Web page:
Laminate countertops present an interesting dilemma for homeowners looking to go green. In truth, there are more eco-friendly options out there when it comes to countertop materials. Laminate countertops can contain high levels of adhesives, sealers, and other sources of potentially harmful volatile organic compounds (VOCs) that get released into your indoor environment. On the other hand, laminate countertops are a cost effective, functional, and attractive option for homeowners remodeling on a budget. That being the case, there are many steps you can take that will help you to transform this not-so-green countertop material into something a few shades greener. Here’s a guide from HomeAdvisor on what you can do if you’re interested in going green with laminate counters.
Green Remodeling 101: Calculating Value
For starters, let’s talk cost. Budget is a big concern on any remodeling project, and the high cost of many kitchen and bathroom remodels can cause homeowners to balk at the prospect of spending even more by going green. However, the truth of the matter is that eco-friendly laminate rarely costs much more than a conventional laminate installation, and in many cases, it can actually end up saving you money. In addition, the true value of green remodeling is far higher than any calculation involving dollars and cents. Things like higher quality countertops, longer lasting materials, and most of all, healthier homes, are far more valuable than any budget can reflect. Add to that the peace of mind that comes in knowing you’ve made a commitment to a better, more sustainable world for your kids and grandkids, and the real value of going green starts to come into focus.
How to Green Your Countertop Project
Just what can you do to make sure your new laminate counters are as green as they come? There are several suggestions, ranging from how you can reduce health risks related to your countertops to how to manage your job site and waste materials, which will help you achieve the most eco-friendly laminate countertops possible.
- Avoid Particleboard, MDF, and Interior Grade Plywood—Almost all laminate surfaces are installed over a solid substrate that makes up the heart of your new countertops. Unfortunately, particleboard, medium density fiberboard (MDF), and interior grade plywood are some of the most popular substrate materials used and all of them can off-gas carcinogenic formaldehyde into your indoor air for years after installation.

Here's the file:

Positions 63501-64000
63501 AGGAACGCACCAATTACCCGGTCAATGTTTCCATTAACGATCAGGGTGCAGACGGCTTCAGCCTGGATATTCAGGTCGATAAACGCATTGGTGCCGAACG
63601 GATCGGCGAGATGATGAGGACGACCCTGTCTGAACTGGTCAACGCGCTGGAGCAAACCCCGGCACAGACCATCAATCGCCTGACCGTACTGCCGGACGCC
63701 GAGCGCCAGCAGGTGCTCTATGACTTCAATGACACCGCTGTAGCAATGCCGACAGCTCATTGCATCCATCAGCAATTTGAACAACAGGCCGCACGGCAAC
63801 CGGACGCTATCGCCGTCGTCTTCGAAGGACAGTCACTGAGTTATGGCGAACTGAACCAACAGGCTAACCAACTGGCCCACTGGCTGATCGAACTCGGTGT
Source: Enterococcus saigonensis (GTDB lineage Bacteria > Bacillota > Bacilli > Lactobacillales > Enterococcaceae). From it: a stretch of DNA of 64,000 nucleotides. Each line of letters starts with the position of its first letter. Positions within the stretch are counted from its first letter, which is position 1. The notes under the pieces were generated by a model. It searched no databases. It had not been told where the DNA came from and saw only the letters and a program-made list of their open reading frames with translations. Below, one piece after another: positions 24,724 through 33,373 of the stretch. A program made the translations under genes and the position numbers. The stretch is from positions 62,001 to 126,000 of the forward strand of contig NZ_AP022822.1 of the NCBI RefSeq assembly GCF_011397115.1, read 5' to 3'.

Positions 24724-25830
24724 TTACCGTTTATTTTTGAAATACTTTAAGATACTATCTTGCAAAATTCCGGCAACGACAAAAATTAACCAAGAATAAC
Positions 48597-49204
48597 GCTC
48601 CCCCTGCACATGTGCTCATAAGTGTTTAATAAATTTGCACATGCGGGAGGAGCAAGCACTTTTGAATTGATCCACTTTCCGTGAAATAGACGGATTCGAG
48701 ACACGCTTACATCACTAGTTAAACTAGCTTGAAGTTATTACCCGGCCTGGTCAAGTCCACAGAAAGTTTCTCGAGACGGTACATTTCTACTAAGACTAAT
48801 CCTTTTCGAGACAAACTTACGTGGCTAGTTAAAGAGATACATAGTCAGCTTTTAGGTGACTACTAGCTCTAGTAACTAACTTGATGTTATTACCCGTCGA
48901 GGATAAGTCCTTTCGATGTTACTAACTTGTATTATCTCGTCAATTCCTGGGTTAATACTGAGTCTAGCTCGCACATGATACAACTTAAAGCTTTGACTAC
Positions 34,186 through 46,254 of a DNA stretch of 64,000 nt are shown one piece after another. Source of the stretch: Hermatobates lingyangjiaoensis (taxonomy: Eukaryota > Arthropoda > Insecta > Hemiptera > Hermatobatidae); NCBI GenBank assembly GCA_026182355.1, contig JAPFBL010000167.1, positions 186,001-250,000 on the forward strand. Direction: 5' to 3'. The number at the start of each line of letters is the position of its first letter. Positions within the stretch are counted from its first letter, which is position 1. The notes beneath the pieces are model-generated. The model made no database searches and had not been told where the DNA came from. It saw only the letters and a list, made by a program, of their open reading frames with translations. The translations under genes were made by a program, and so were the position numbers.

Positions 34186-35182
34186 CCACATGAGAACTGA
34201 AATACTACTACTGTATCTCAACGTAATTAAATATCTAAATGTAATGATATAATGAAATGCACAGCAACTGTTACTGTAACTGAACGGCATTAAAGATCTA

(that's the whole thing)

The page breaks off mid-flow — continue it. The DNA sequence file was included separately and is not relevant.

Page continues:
- Use Exterior Grade Plywood, Solid Wood, or Formaldehyde-Free MDF—Instead of using conventional MDF or interior grade plywood, request that your contractor use exterior grade plywood, solid wood, or formaldehyde-free MDF as the substrate material. All are much healthier options for everyone under your roof.
- Seal Exposed Particleboard, MDF, and Interior Grade Plywood—If you choose to use one of these materials anyway, be sure to seal all exposed areas with a low- or no-VOC paint or sealer prior to installation. Doing so will help to drastically reduce the level VOCs that escape into your home.
- Use Solvent Free Adhesives—Solvent based adhesives off-gas toxic VOCs into your indoor air for months after they are applied. If you use adhesives any time during your countertop installation, be sure to use a solvent free, environmentally friendly product.
- Seal Up all Countertop Materials and Beware of Water Damage—While laminate countertops provide a relatively solid surface to protect against moisture penetration and bacteria development, there is always the risk of water getting through cracks, joints, and other areas, and reaching the substrate beneath. If that happens, your laminate will likely fail and there will be an increased risk of mold development that can lead to a host of serious health issues. Make sure your laminate countertops are installed, sealed, and caulked properly, especially around sinks and in other high moisture areas.
- Reuse and Recycle Old Materials—As much as 85 percent of the construction waste sent to landfills can be recycled and used in other construction projects. If you’re tearing up an old countertop to put in a new one, be sure to reuse what you can (old trim, etc.), and send any recyclable waste materials (such as reusable ceramic tile) somewhere besides the dump.
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Which Shade of Green is Right for You?
While thinking green when it comes to laminate countertops is a smart choice for your pocketbook, your health, and the environment, it’s not unusual for homeowners to feel a little overwhelmed when presented with the full scope of options. If you’re feeling unsure about how earth-friendly you’re willing to go with your laminate countertops, there’s no need to worry. Going green isn’t an all-or-nothing proposition, and any step you take in a green direction is a smart one, whether you use a solvent free adhesive to install your laminate, or go green from the substrate up.
If you do think going green is the right thing to do for your new laminate countertops, talk with your contractor about adopting a green remodeling philosophy, find a contractor who specializes in green building and remodeling, or seek out the services of a green consulting firm so that you can be sure your new countertops are as green as they come.